Sobriety and DepressionLeave a Comment
Once you embrace sobriety, everything seems a lot better. Finally you can wake up without a hangover. You can maintain normal relationships–relationships which benefit both yourself and the other person. Sobriety is being in touch with reality, and basing your decisions off real consequences and real benefits.
Sobriety for an alcoholic is self-honesty. It’s shutting down that little devil on your shoulder who says Have just one beer! again and again and again. With this triumph comes a sense of power, and from that, depression begins to lift. After all, addiction and mental illness—most often depression—are practically two sides of the same coin.
Sobriety and Depression
Almost any recovering alcoholic can recall how their “downward spiral” began: innocently, at first. Maybe they drank on the weekends—or most days, but just a beer or two. That’s how it can re-start, too. Alcohol dependence is a progressive illness. Either it awakens a predisposition for clinical depression or it speeds it up dramatically. Keeping depression at bay means keeping alcohol out of your brain. The urge to drink will come, especially toward the end of your treatment, when you’re feeling confident—confident enough to believe you can start drinking casually again. It’s insulting to think we need some form of aftercare to keep us on your feet, self-aware, and strong, but we do.
Sobriety and Aftercare
For every stigma attached to mental illness–clinical depression, anxiety, and alcoholism–there is another attached the treatment for that illness. AA is widely criticized for being a “cult.” Pharmaceuticals are mythologized as zombifying-slave-pills. Many just don’t realize that treatment for mental illness is a trial and error process; that they take some time and group effort from the patient, their family, and their healthcare providers.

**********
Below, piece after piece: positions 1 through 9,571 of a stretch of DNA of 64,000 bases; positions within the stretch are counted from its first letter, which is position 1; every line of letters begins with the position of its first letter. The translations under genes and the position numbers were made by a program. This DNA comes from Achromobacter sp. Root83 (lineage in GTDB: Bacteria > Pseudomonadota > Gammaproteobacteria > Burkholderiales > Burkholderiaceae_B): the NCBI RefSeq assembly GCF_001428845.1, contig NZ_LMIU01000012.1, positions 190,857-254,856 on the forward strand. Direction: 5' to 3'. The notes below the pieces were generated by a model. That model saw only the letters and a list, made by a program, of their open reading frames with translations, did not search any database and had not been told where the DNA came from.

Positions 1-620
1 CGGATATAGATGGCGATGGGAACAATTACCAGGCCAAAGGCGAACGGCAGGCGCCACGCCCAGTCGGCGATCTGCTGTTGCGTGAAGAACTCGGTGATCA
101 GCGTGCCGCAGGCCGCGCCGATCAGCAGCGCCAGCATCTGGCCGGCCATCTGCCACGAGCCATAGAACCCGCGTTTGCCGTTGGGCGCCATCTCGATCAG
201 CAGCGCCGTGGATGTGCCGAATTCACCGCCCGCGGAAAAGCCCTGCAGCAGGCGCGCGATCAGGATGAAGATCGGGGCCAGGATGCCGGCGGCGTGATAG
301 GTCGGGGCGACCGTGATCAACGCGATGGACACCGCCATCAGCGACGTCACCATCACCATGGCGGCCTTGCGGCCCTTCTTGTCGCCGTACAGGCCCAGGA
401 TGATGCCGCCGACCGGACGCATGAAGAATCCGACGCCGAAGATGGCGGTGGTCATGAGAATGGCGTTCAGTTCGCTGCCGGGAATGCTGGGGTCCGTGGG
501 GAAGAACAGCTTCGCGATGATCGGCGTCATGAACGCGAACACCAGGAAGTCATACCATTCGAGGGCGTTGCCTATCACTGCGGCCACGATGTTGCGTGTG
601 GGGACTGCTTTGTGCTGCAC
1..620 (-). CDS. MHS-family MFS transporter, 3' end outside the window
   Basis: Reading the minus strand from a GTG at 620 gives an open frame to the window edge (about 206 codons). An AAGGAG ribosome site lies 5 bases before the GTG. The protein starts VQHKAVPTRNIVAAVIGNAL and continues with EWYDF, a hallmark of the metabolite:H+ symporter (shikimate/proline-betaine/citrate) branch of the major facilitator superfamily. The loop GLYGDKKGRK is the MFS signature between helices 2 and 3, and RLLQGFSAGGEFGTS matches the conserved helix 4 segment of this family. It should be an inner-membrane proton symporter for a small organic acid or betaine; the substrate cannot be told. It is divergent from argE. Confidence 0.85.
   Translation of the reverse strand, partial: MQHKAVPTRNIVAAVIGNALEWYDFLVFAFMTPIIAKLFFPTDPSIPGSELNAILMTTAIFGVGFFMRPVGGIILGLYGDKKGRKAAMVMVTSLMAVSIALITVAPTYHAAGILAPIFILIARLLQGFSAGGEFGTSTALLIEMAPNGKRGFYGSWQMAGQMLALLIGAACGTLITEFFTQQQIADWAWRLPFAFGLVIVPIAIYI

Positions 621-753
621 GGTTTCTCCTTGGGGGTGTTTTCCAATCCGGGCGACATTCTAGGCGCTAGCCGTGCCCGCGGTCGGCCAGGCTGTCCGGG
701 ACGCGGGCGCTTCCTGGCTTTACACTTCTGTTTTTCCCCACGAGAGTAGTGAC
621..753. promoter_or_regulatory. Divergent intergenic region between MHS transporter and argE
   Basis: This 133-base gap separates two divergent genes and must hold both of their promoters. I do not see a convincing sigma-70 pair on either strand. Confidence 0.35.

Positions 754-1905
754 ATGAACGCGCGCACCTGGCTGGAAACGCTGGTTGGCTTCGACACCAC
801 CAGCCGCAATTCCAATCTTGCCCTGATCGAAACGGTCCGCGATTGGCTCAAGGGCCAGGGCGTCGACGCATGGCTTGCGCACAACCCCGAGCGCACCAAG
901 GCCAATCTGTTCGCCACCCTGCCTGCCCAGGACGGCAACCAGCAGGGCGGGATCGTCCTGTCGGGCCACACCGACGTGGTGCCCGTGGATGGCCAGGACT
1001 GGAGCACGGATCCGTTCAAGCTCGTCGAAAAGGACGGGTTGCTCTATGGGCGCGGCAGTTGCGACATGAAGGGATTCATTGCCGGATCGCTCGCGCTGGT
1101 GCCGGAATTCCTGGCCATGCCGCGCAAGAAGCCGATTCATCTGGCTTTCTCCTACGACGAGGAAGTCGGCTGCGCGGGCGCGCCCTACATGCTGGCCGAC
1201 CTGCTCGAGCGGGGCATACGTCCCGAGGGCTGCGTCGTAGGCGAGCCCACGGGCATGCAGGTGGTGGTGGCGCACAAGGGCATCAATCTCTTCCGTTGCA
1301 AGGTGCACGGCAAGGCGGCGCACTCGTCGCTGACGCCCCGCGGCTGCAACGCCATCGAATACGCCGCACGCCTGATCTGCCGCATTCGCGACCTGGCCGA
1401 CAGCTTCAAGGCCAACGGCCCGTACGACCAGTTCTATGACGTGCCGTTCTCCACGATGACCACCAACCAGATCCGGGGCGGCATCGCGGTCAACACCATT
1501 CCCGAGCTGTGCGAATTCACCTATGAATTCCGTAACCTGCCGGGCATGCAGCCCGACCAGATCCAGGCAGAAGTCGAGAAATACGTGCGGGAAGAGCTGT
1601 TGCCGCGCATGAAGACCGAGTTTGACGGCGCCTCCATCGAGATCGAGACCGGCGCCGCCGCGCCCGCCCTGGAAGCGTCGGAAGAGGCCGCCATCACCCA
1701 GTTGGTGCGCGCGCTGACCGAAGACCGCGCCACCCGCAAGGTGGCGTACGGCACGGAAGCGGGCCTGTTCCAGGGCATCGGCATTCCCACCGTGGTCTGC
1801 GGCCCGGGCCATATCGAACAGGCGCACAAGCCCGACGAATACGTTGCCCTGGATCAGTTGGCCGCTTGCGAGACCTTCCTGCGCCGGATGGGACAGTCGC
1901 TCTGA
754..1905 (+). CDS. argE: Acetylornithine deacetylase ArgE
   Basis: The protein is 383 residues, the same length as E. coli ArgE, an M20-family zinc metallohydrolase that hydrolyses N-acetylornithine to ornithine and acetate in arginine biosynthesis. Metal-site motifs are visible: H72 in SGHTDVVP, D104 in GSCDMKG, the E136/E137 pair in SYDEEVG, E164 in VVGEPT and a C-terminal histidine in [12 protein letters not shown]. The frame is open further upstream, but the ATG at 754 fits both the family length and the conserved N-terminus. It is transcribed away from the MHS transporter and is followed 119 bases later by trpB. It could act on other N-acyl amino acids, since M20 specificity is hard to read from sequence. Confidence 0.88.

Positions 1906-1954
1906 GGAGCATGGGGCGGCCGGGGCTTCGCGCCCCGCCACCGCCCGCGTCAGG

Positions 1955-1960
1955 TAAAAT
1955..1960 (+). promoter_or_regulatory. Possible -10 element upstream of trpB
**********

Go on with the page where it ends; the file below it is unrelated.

No two individuals respond to the same prescription or psychologist the same way. The brain is complicated; brains are complicated, because they’re all so different. And that’s what the therapy, the group meetings, the sponsors, and the support network are there for: to provide you with individualized support through the sobriety journey. It’s an ongoing project.
Sobriety and Psychological Struggle
Sobriety won’t be easy. Cravings rarely vanish once rehab is complete; they can persist for weeks, months, sometimes even years. It’s not entirely impossible that you’ll be able to drink socially again sometime in the future, but it’s also up to you—and whoever knows you and cares—to make that call responsibly. Talk to your family often, make sobriety an open subject, and always keep a few outside voices in your head.